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current issue

NEWS

PROFILES

Peter Callas - USA
Shin Yeon Jeon - Korea - USA
Evelyne Schoenmann - Switzerland
Christoph Möller - Germany
Dagmar Larasser - Germany
Gilles Suffren - France
Valery Maloletkov - Russia
Robin Hopper - Canada
Gabi Erminger - Germany
Ekaterina Ominina - Russia

FORUM / EDUCATION / HISTORY
What it Takes to Make Art - Tom Supensky - Philosophy of Art

EXHIBITIONS / EVENTS
Karima Duchamp - Artist in Residence - Philadelphia USA
Christina Bolborea - Lisbon Portugal - Romania
Ortwein Schule - Graz Austria
Ceramics Biennial - Stoke on Trent UK
Ceramics Biennale -  Cluj Romania
Die Präsenz der Keramik in der modernen Kunst - New Haven  USA
A Dozen Teabowls to Korea - Mungyeong Korea
German Ceramics Towns - Mettlach / Höhr-Grenzhasuen Germany
5th International Ceramics Symposium - Tunis Tunesia
"On Centre" - Certaldo - Toskana Italy
Byzantine Ceramics - Kardamili Greece

ARTIST JOURNAL
Kouzou Takeuchi - Peter Pincus - Shao Ting-Ju  Japan - USA

CERAMICS & TRAVEL
Travelling in India – Rajasthan India

IN STUDIO
Antoinette Badenhorst - Evelyne Schoenmann  Interview / Developing Skills

DATES / Exhibitions / Galleries / Museums
Exhibition diary International

COURSES / SEMINARS / MARKETS International

ADVERTISEMENTS  International

PREVIEW / IMPRINT Information

 


Peter Callas


(Ronald Andrew Kuchta)
it’s straight from New York City across the densely populated yet green "garden state" of New Jersey, from the urban sea level Jersey City on Upper New York Bay to the Delaware Water Gap and Belvidere, New Jersey. It takes about two hours by car to the home, studio, botanical garden and kiln of one of America’s foremost artists dedicated to wood fired ceramics and builder of the first anagama Japanese inspired, climbing kiln in the USA.
This relatively short journey for the visitor represents a transformative, ongoing event in the life of the artist whose flight from the city to the country and whose connection to nature seems to be, to me, the essence of his art, his inspiration and his primary preoccupation. Having been born and raised in the city, Callas’ move to the country as an adult was a necessary step to nurture his understanding and heightened appreciation of the forces of nature within and surrounding him.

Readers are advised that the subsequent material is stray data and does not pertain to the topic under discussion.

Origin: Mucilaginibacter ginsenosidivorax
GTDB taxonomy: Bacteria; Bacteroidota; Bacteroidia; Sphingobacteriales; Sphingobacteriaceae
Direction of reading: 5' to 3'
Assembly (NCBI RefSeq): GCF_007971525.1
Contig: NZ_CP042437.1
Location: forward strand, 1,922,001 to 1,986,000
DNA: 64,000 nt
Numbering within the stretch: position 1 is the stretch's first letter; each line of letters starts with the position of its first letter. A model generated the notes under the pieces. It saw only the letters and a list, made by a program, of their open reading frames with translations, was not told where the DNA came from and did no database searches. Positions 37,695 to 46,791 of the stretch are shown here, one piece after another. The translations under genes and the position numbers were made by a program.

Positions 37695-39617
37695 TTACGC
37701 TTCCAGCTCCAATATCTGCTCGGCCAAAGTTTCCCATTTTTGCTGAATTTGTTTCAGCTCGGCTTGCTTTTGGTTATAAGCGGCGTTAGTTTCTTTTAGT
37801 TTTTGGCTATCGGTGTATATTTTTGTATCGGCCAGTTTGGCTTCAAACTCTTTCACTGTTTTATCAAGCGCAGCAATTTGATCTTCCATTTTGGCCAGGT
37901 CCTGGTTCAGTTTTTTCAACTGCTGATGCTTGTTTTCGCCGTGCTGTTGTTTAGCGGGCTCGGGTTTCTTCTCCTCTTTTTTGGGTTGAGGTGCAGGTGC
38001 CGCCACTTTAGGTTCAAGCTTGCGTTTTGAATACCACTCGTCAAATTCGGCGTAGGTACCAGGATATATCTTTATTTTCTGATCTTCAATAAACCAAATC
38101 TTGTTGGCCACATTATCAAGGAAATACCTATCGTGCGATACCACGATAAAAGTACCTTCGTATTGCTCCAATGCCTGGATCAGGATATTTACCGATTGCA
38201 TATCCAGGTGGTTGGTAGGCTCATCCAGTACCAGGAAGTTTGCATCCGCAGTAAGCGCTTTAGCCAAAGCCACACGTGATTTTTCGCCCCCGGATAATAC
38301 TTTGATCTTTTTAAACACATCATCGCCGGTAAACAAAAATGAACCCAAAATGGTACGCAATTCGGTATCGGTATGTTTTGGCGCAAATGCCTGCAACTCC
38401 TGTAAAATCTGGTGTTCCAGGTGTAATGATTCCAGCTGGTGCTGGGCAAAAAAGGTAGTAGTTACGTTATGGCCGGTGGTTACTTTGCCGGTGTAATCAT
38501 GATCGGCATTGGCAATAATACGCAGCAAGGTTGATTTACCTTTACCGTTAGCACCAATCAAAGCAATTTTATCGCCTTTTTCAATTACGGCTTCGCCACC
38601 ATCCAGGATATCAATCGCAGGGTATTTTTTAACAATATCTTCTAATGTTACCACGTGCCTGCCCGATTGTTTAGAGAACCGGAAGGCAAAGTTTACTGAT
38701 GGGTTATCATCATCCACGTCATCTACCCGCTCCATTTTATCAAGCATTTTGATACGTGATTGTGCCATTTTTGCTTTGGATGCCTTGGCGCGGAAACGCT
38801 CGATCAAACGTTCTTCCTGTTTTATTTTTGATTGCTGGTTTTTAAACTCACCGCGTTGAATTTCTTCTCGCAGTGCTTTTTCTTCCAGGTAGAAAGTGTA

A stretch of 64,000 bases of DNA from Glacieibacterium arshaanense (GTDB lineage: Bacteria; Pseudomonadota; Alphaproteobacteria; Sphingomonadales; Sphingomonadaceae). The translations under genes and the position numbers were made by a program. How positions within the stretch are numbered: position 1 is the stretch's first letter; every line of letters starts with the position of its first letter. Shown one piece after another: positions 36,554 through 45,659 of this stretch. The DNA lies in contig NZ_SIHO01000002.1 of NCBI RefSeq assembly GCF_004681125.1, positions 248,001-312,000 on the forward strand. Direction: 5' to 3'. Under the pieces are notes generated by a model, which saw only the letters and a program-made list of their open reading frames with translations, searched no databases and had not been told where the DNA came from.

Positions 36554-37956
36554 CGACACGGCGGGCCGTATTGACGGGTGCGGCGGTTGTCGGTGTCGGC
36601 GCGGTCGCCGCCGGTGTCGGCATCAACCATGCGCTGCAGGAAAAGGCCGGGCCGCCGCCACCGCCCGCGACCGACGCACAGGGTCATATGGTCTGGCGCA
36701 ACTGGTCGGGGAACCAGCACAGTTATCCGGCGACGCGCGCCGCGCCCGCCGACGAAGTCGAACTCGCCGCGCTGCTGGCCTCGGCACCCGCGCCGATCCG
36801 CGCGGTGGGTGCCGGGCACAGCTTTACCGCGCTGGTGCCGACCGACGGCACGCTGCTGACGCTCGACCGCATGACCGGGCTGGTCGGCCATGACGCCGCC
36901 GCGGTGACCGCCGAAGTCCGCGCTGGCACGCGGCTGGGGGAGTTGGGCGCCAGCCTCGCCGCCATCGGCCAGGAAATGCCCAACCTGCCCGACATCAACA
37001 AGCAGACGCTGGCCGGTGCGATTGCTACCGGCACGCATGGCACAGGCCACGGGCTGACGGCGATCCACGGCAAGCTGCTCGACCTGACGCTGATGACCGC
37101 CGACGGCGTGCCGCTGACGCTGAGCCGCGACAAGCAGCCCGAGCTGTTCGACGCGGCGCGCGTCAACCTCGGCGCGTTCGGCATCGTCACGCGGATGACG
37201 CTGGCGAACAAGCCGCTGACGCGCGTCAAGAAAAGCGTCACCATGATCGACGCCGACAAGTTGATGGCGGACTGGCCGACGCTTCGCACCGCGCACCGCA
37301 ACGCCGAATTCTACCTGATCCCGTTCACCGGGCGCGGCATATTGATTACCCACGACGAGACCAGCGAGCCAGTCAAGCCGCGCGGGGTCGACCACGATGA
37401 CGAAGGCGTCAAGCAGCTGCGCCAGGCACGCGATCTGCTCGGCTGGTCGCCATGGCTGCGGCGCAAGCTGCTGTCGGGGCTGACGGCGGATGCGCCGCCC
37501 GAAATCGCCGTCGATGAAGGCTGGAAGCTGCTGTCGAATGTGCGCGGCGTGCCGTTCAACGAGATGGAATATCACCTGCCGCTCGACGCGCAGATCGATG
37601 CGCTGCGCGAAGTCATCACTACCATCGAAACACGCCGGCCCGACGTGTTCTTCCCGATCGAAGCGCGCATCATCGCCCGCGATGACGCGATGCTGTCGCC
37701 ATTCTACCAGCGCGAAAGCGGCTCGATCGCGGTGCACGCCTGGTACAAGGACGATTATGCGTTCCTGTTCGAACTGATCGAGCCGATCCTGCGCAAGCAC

On a recent spring visit to Callas’ home, I was immediately struck, noting a marvellously gnarled and knotted trunk of a tree in Callas’ expansive yard, a "Weeping Cherry," Callas informed me, as I compared it almost identically to his recent sculptures - in the complexity of this old tree’s twisted form and the dark, rough, contorted surfaces of its trunk.
In the same yard moments later, I remarked upon a large, seven foot, vertical jagged stone next to his swimming pool, comparing it to the "scholar rocks" or "artificial mountains" so venerated in China and Japan for their inherent sculptural qualities and representative symbolism as part of the earth.


Evelyne Schoenmann


(Maria Becker)
"The less perfect an object seems, the more honest it is." Evelyn Schoenmann assigned this quote from a Scandinavian designer to her series, Chawan. These vessels inspired by traditional Japanese teabowls are neither regular nor uniform. On the contrary, they sometimes have fissured rims, rough surfaces, and in places, no glaze, revealing the clay beneath. No two of her chawan vessels are alike. One opens out like a red-brown bud, another has a cracked surface like an old map, another has the appearance of a blue-white karst mountain range. In Japan, making a chawan is among the highest-ranking tasks of the potter and it is one of the rules of the tea ceremony that the guests admire the beauty and uniqueness of the drinking vessels. Also, their value does not decline with use. Cracks and chips are even sometimes repaired with gold, raising the value of the piece.